The Old Town is the historic centre of Edinburgh, the foundation of the original city stretching out from the defensive promontory of the Castle. It has a reputation as a tourist trap, due to the number of attractions here. However, away from the main drag, one can still find some of the best dining establishments in the capital. We profile 10 of the finest.
Off the main drag of the Royal Mile and on the trendy cocktail bar-populated George IV Bridge is the luxury seafood restaurant, Ondine. Fine diners can either pull up a stool at the bar for champagne and light bites, or sit down and feast on the legendary shellfish platter, featuring lobster, crab, razor clams, surf clams, mussels, scallops and oysters. Couples in a rush can get the juices flowing with a sampling at the Oyster Bar, or enjoy a drink from the bar’s extensive wine and whisky selection.
The Witchery by the Castle, Edinburgh | therestaurantseeker/Flickr
The Witchery enjoys an almost iconic reputation in the city. It certainly boasts one of the more unique restaurant settings in Edinburgh to distinguish it from its competitors: a plum location adjacent to the Castle at the top of the Royal Mile and a high-gothic, Miss Havisham-like interior that enchants and spooks diners in equal measure. The Witchery has two dining areas, the original and darkly romantic sixteenth-century Witchery restaurant invites you in with its red leather booths, oak panelling and flickering candles; or alternatively, be transported outside to the fantastical Secret Garden, an open courtyard canopied by vines and intricate wooden carvings.
Castle Terrace opened in 2010 as the sister restaurant to one of the capital’s other huge draws, The Kitchin. The restaurant’s Michelin star, awarded merely 15 months after opening, creates dizzyingly high expectations amongst potential diners which it fortunately exceeds. The passionate attention to locally sourced produce is manifest in Castle Terrace’s a la carte menu, which is split into starters and seasonal mains.
Here to soothe the strain on your bank balance from too many luxurious dinners out is newcomer Field. Their three course dinner menu is quite frankly one of the most economical meals in the city. The small scale of the dining room, too, means that Field patrons can enjoy a vibe akin to a home dinner party with your trendy friends. In spite of a certain spendthrift displayed elsewhere, Field’s technique and passion for fresh local ingredients cooked to perfection is priceless.
Timberyardis a thoroughly modern and industrial chic eatery in the heart of the old town. The restaurant is notably housed within a nineteenth-century warehouse and former timber yard and consists of several dining areas: the Warehouse, the Yard and the Shed. If that wasn’t enough, Timberyard have an onsite butchery, vegetable and herb garden and facilities for home-smoking their meat and fish.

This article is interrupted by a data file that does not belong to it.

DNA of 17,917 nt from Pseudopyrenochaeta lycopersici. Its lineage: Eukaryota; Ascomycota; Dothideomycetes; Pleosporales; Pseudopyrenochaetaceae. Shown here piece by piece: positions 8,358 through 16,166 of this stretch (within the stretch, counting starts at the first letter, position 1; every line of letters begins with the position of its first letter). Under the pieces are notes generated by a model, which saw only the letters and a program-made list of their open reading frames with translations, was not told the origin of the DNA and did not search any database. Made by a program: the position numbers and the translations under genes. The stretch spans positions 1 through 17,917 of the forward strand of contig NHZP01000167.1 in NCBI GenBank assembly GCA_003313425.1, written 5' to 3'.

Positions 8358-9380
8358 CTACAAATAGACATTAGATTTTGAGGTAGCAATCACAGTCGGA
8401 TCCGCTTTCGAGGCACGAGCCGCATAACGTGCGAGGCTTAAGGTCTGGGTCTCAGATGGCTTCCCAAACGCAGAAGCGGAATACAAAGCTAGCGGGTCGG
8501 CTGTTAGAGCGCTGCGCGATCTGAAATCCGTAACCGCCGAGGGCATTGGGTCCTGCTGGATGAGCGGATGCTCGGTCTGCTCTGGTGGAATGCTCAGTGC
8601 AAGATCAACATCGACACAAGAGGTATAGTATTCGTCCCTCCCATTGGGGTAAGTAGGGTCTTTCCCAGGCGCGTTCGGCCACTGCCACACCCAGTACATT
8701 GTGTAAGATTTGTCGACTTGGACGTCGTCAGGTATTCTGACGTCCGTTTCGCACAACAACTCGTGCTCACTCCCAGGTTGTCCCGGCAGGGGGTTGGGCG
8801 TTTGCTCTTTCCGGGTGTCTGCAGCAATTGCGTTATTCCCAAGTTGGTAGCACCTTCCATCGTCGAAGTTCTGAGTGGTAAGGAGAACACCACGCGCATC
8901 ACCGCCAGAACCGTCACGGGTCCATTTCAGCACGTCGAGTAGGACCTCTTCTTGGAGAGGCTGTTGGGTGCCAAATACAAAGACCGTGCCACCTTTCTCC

Indian cuisine is plated up for all to share in easily-manageable tapas sizes in Mother India Cafe, a perfect hangout for after-work outings and Edinburgh vegetarians alike. The menu incorporates around fifty dishes with the staff recommending four dishes shared between four so that the reduced quantities will still ensure the widest sampling of flavours but crucially helps to avoid any sort of post-feast bloat.
The Tower is, on paper, one of the most stunningly located restaurants in Edinburgh. This rooftop restaurant is undoubtedly a tourist hotspot, thanks to its proximity to the Royal Mile and the Old Town’s historic attractions, but in no way does that detract from the strength of the mouthwatering food. The emphasis is squarely on seasonal ingredients so as to portray the best possible image of the Scottish national cuisine to our foreign guests.
After teasing Edinburghers over the course of several Festival seasons with his temporary pop-up Thai street food stall, chef Ting has permanently opened up shop in Bristo Place with his Ting Thai Caravan. The restaurant has come a long way from the meagre four dishes originally served in that pop-up; it now boasts a gargantuan mixture of thoughtful innovations and taste combinations. Crucially, all of the food is meant for sharing, the food comes in brown cardboard cartons, and the menu itself is separated into rice and noodle boxes, curries, soups and small bowls.
On the upper floor of No. 30 Victoria Street, removed from the tourist bustles on George IV Bridge is Grain Store, tucked beneath the stone vaulting and archways of the original store rooms used by the historical shops below. The chefs here believe emphatically in using all of Scotland’s finest produce and ingredients, whether it be local farm meat and fish, or fresh fruit and vegetables. Even the restaurant’s bread, pasta and bakery items are freshly made on-site everyday.
Aizle, in Old Scots, means ‘spark’ and it proves a canny marker of the flair and break with convention this restaurant brings to the Edinburgh dining scene. The USP of Aizle is that, rather than a menu, customer are presented with a list of around twenty ingredients ranging from familiar meats and fish to obscure herbs and vegetables. From here, you assemble your meal to your own culinary preferences and the very capable chefs adapt accordingly.